Believe me, noble lord,
I am a stranger here in Gloucestershire.
These high wild hills and rough uneven ways
Draws out our miles, and makes them wearisome;
And yet your fair discourse hath been as sugar,
Making the hard way sweet and delectable.
But I bethink me what a weary way
From Ravenspurgh to Cotswold will be found
In Ross and Willoughby, wanting your company,
Which, I protest, hath very much beguil'd
The tediousness and process of my travel.
But theirs is sweet'ned with the hope to have
The present benefit which I possess;
And hope to joy is little less in joy
Than hope enjoy'd. By this the weary lords
Shall make their way seem short, as mine hath done
By sight of what I have, your noble company.
Of much less value is my company
Than your good words. But who comes here?
No, my good lord; he hath forsook the court,
Broken his staff of office, and dispers'd
The household of the King.
What was his reason?
He was not so resolv'd when last we spake together.
Because your lordship was proclaimed traitor.
But he, my lord, is gone to Ravenspurgh,
To offer service to the Duke of Hereford;
And sent me over by Berkeley, to discover
What power the Duke of York had levied there;
Then with directions to repair to Ravenspurgh.
My gracious lord, I tender you my service,
Such as it is, being tender, raw, and young;
Which elder days shall ripen, and confirm
To more approved service and desert.
I thank thee, gentle Percy; and be sure
I count myself in nothing else so happy
As in a soul rememb'ring my good friends;
And as my fortune ripens with thy love,
It shall be still thy true love's recompense.
My heart this covenant makes, my hand thus seals it.
How far is it to Berkeley? And what stir
Keeps good old York there with his men of war?
There stands the castle, by yon tuft of trees,
Mann'd with three hundred men, as I have heard;
And in it are the Lords of York, Berkeley, and Seymour-
None else of name and noble estimate.
My Lord of Hereford, my message is to you.
My lord, my answer is-'to Lancaster';
And I am come to seek that name in England;
And I must find that title in your tongue
Before I make reply to aught you say.
Mistake me not, my lord; 'tis not my meaning
To raze one title of your honour out.
To you, my lord, I come-what lord you will-
From the most gracious regent of this land,
The Duke of York, to know what pricks you on
To take advantage of the absent time,
And fright our native peace with self-borne arms.
Grace me no grace, nor uncle me no uncle.
I am no traitor's uncle; and that word 'grace'
In an ungracious mouth is but profane.
Why have those banish'd and forbidden legs
Dar'd once to touch a dust of England's ground?
But then more 'why?'-why have they dar'd to march
So many miles upon her peaceful bosom,
Frighting her pale-fac'd villages with war
And ostentation of despised arms?
Com'st thou because the anointed King is hence?
Why, foolish boy, the King is left behind,
And in my loyal bosom lies his power.
Were I but now lord of such hot youth
As when brave Gaunt, thy father, and myself
Rescued the Black Prince, that young Mars of men,
From forth the ranks of many thousand French,
O, then how quickly should this arm of mine,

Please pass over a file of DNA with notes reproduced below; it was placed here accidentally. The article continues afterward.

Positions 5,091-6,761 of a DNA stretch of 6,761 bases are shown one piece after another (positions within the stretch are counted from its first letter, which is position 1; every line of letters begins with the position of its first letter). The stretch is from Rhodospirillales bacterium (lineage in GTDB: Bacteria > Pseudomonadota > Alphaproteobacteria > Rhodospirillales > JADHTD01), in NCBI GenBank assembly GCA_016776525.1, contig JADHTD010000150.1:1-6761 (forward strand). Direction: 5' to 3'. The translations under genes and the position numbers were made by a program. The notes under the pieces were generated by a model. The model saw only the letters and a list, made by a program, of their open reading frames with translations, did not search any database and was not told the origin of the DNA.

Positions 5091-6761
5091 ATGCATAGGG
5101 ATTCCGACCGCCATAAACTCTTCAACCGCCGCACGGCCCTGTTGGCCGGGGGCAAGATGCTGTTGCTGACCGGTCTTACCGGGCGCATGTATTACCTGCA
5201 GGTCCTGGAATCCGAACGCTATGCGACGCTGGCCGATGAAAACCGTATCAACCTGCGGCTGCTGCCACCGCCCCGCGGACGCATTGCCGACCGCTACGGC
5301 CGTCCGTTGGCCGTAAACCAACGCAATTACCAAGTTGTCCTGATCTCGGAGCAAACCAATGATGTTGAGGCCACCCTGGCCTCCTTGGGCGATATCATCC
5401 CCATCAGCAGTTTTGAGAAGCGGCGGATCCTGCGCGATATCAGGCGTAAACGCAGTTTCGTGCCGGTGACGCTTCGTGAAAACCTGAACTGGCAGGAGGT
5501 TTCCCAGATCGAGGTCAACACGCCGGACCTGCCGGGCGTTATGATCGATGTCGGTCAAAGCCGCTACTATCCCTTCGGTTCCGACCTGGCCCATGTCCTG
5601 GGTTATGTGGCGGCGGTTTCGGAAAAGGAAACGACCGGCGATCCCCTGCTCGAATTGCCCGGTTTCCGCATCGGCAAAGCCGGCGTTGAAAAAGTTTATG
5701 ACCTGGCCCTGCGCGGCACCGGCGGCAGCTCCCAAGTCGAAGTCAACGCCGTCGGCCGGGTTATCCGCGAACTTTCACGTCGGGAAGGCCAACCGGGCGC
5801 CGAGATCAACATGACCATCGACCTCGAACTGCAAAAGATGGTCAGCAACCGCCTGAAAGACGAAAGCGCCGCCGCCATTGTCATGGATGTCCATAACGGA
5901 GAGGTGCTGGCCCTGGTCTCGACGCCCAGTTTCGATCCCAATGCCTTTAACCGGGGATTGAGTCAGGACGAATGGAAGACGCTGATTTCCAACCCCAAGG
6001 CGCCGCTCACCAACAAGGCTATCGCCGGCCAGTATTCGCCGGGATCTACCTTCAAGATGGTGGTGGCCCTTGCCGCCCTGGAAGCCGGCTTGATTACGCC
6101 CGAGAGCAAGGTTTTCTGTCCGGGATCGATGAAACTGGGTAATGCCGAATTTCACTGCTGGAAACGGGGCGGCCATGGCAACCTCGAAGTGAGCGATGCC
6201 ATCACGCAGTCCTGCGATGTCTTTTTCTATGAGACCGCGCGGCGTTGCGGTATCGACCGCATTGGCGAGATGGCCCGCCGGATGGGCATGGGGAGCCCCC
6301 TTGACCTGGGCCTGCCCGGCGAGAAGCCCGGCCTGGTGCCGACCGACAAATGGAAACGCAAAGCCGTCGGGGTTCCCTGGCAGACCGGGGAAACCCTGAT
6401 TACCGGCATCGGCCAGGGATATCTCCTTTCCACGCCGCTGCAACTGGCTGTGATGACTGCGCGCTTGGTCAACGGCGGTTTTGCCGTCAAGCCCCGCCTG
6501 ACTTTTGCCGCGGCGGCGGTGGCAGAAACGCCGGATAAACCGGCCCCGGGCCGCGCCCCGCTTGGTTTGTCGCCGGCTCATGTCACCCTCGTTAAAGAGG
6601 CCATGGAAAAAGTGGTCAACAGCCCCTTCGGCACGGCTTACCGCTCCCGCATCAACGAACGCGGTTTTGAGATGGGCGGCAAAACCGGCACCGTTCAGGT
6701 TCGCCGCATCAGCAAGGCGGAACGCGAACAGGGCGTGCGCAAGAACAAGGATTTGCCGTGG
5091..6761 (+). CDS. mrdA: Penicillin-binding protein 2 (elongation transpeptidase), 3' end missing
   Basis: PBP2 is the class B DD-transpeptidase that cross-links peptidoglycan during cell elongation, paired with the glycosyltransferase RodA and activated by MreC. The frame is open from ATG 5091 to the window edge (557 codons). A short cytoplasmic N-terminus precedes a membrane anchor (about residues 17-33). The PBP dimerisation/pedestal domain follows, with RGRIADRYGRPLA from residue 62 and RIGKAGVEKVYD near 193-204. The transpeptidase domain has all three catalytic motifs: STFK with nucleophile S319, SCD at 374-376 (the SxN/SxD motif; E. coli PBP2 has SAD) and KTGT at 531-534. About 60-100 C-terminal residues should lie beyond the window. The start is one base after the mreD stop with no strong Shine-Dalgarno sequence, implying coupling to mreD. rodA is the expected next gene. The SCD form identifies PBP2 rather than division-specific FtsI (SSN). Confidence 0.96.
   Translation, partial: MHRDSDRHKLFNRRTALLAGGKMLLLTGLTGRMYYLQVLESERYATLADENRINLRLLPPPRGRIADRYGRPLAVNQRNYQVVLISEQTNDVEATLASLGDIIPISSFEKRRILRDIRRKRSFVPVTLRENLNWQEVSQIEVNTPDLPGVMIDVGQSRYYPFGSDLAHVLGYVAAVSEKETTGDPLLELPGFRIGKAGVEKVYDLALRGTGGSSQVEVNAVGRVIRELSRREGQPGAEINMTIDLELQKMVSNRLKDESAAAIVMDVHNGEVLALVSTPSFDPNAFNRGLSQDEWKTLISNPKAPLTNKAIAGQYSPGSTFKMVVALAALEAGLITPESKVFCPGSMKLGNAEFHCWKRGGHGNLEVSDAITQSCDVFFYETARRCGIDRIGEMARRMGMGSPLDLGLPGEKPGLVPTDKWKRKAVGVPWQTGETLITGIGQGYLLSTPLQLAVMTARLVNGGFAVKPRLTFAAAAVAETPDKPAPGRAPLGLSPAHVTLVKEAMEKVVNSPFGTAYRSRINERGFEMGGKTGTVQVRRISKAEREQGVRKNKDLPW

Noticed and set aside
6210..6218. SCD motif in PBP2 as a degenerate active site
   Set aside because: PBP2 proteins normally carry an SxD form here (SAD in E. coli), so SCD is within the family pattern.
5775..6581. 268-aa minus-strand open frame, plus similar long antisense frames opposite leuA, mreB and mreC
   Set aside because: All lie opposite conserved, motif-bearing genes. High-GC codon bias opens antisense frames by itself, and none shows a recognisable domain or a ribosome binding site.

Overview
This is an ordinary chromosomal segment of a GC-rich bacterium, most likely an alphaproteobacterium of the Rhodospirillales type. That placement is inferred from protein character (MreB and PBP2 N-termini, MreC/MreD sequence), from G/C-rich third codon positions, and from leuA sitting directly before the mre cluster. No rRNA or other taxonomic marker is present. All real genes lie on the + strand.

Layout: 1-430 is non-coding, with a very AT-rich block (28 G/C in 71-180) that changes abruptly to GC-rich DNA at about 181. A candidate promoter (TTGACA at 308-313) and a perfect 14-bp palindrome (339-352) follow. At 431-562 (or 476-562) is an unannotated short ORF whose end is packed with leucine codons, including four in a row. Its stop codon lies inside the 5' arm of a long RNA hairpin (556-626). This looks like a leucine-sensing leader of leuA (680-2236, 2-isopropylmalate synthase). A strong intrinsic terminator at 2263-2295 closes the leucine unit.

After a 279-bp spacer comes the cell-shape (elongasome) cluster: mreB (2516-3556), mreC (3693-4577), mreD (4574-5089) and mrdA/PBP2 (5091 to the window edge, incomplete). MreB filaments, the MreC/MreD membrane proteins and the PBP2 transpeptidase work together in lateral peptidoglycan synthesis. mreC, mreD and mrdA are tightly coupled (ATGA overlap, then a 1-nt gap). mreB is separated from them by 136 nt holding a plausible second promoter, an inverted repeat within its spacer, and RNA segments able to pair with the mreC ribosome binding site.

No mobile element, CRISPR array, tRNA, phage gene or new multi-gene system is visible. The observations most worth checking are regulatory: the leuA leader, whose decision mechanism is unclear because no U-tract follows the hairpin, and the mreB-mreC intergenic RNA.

Now prisoner to the palsy, chastise the
And minister correction to thy fault!
BOLINGBROKE My gracious uncle, let me know my fault;
On what condition stands it and wherein?
Even in condition of the worst degree-
In gross rebellion and detested treason.
Thou art a banish'd man, and here art come
Before the expiration of thy time,
In braving arms against thy sovereign.
As I was banish'd, I was banish'd Hereford;
But as I come, I come for Lancaster.
And, noble uncle, I beseech your Grace
Look on my wrongs with an indifferent eye.
You are my father, for methinks in you
I see old Gaunt alive. O, then, my father,
Will you permit that I shall stand condemn'd
A wandering vagabond; my rights and royalties
Pluck'd from my arms perforce, and given away
To upstart unthrifts? Wherefore was I born?
If that my cousin king be King in England,
It must be granted I am Duke of Lancaster.
You have a son, Aumerle, my noble cousin;
Had you first died, and he been thus trod down,
He should have found his uncle Gaunt a father
To rouse his wrongs and chase them to the bay.
I am denied to sue my livery here,
And yet my letters patents give me leave.
My father's goods are all distrain'd and sold;
And these and all are all amiss employ'd.
What would you have me do? I am a subject,
And I challenge law-attorneys are denied me;
And therefore personally I lay my claim
To my inheritance of free descent.
Base men by his endowments are made great.
My lords of England, let me tell you this:
I have had feeling of my cousin's wrongs,
And labour'd all I could to do him right;
But in this kind to come, in braving arms,
Be his own carver and cut out his way,
To find out right with wrong-it may not be;
And you that do abet him in this kind
Cherish rebellion, and are rebels all.
The noble Duke hath sworn his coming is
But for his own; and for the right of that
We all have strongly sworn to give him aid;
And let him never see joy that breaks that oath!
Well, well, I see the issue of these arms.
I cannot mend it, I must needs confess,
Because my power is weak and all ill left;
But if I could, by Him that gave me life,
I would attach you all and make you stoop
Unto the sovereign mercy of the King;
But since I cannot, be it known unto you
I do remain as neuter. So, fare you well;
Unless you please to enter in the castle,
And there repose you for this night.
An offer, uncle, that we will accept.
But we must win your Grace to go with us
To Bristow Castle, which they say is held
By Bushy, Bagot, and their complices,
The caterpillars of the commonwealth,
Which I have sworn to weed and pluck away.
It may be I will go with you; but yet I'll pause,
For I am loath to break our country's laws.
Nor friends nor foes, to me welcome you are.
Things past redress are now with me past care.